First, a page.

Neck is bowing, righty tighty....

Discussion in 'Luthier's Corner' started by cervusflies, Dec 14, 2007.

  1. or lefty loosey?

    My 97 American Jazz is bowing upward toward the neck. What to do? Which way to turn the truss rod?
  2. Yellow

    Yellow Guest

    Apr 20, 2006
    Sooke, BC, Canada
    Just tune down,... sorry bad joke, :rollno:

    You can actually see it move once you start turning.

    On my bass it is to the right if you are facing the headstock.
  3. OK, yeller, if this thing breaks I'm suing!
  4. yup, righty tighty!
  5. do you mean the neck is bowing up closer to the strings?
  6. No, it was dipping at the 12th and coming up at the nut.
    Twisting the truss rod right leveled out the neck and I adjusted the bridge a bit higher to lose the buzz. Action still feels a little high, but I never play the cadillac, Short scale only for a long time.
  7. FBB Custom

    FBB Custom TalkBass Pro Commercial User

    Jan 26, 2002
    Owner: FBB Bass Works
    I've never understood how "righty tighty" helps anyone. Clockwise removes bow with most truss rods.
  8. I think its very useful. As you turn the rod right (clockwise) you can feel the truss rod tightening, against the pull of the strings, its as simple as that. Left loosens it, it becomes easier to turn as the pressure reduces and you feed in more relief.
  9. FunkyFrosty


    May 28, 2006
    This part could be misconstrewed, you are actually tightening the truss rod and relieving the tension of the strings not working against the pull of them, not to be picky but someone might misunderstand your comment.
  10. I went right, neck got straight. Simple science. If I had gone right and the neck didn't straighten out, I would not have let Jessica watch the game. It's as simple as that.
  11. Nelson Guitars

    Nelson Guitars Guest

    Aug 14, 2006
    Novato California
    Custom builder
    Not all truss rods work the same way. Best bet is to give it a quarter turn and then see what happens. You have to be patient. Give it at least 4 hours if not a day to see what the "final" result is.

    Greg N
  12. NKUSigEp


    Jun 6, 2006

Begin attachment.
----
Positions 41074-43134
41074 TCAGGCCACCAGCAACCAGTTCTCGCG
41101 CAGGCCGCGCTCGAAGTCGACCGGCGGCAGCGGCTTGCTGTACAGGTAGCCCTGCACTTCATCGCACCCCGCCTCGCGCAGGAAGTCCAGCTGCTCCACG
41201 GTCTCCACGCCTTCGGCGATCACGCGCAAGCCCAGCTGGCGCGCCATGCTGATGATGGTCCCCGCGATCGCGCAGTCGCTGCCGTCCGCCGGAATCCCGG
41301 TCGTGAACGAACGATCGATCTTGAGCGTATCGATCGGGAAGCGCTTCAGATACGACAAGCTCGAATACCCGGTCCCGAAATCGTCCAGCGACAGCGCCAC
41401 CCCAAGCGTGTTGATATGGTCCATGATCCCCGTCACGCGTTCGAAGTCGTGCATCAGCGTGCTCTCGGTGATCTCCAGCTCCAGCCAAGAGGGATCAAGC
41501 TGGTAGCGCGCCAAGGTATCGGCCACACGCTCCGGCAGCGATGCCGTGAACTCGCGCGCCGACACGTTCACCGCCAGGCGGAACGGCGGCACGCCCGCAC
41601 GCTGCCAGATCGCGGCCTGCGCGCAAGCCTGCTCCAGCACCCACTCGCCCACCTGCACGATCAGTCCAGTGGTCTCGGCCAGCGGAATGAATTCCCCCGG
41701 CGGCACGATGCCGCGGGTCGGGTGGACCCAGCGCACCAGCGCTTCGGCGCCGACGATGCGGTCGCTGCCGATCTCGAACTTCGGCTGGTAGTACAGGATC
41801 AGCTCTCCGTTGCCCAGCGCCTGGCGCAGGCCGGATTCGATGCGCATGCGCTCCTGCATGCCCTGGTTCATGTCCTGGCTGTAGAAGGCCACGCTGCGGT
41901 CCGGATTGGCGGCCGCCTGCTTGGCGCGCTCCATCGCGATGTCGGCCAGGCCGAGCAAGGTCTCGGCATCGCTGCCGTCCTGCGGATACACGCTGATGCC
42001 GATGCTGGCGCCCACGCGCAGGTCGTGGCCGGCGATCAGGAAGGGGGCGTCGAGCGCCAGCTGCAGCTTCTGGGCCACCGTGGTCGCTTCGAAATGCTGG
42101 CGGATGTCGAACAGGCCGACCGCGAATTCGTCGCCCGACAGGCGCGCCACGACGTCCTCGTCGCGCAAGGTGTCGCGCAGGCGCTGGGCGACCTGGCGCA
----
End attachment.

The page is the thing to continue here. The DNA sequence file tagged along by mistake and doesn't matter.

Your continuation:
Bright, IN
    IIRC - turn to the right - however I could be wrong. I always have to go through a bit of a tutorial at first myself when I'm doing work on someone else's bass.

    Best thing to do here...

    1. remove strings
    2. zero out the neck (meaning adjust the truss rod so that the neck is as straight as you can get it without strings on it)
    3. clean the dirt and oils and everything off of the fretboard and frets with some sort of furniture polish or warm water with a drop of soap in it
    4. dry it off
    5. wipe it down with boiled linseed oil or lemon oil or whatever (there's a big debate over which is better - I've used both with similar results...linseed oil does smell funny though)
    6. put strings back on and tune up
    7. set your neck relief so the strings are as close to the board without buzz as possible (higher if you're a heavy hitter)
    8. set your intonation and retune

    All this allows the neck to relax a bit and get back to an easy starting point to work from. And a clean fretboard is a little easier to move around on than one caked with dirt and grease.
  13. FBB Custom

    FBB Custom TalkBass Pro Commercial User

    Jan 26, 2002
    Owner: FBB Bass Works
    My comment refers to the idea of going "right" with respect to a circle. As one side goes "right" the other goes "left".

    Also misleading is the idea of "tightening" the truss rod. A two way rod is being "tightened" whether you are removing bow or back bow.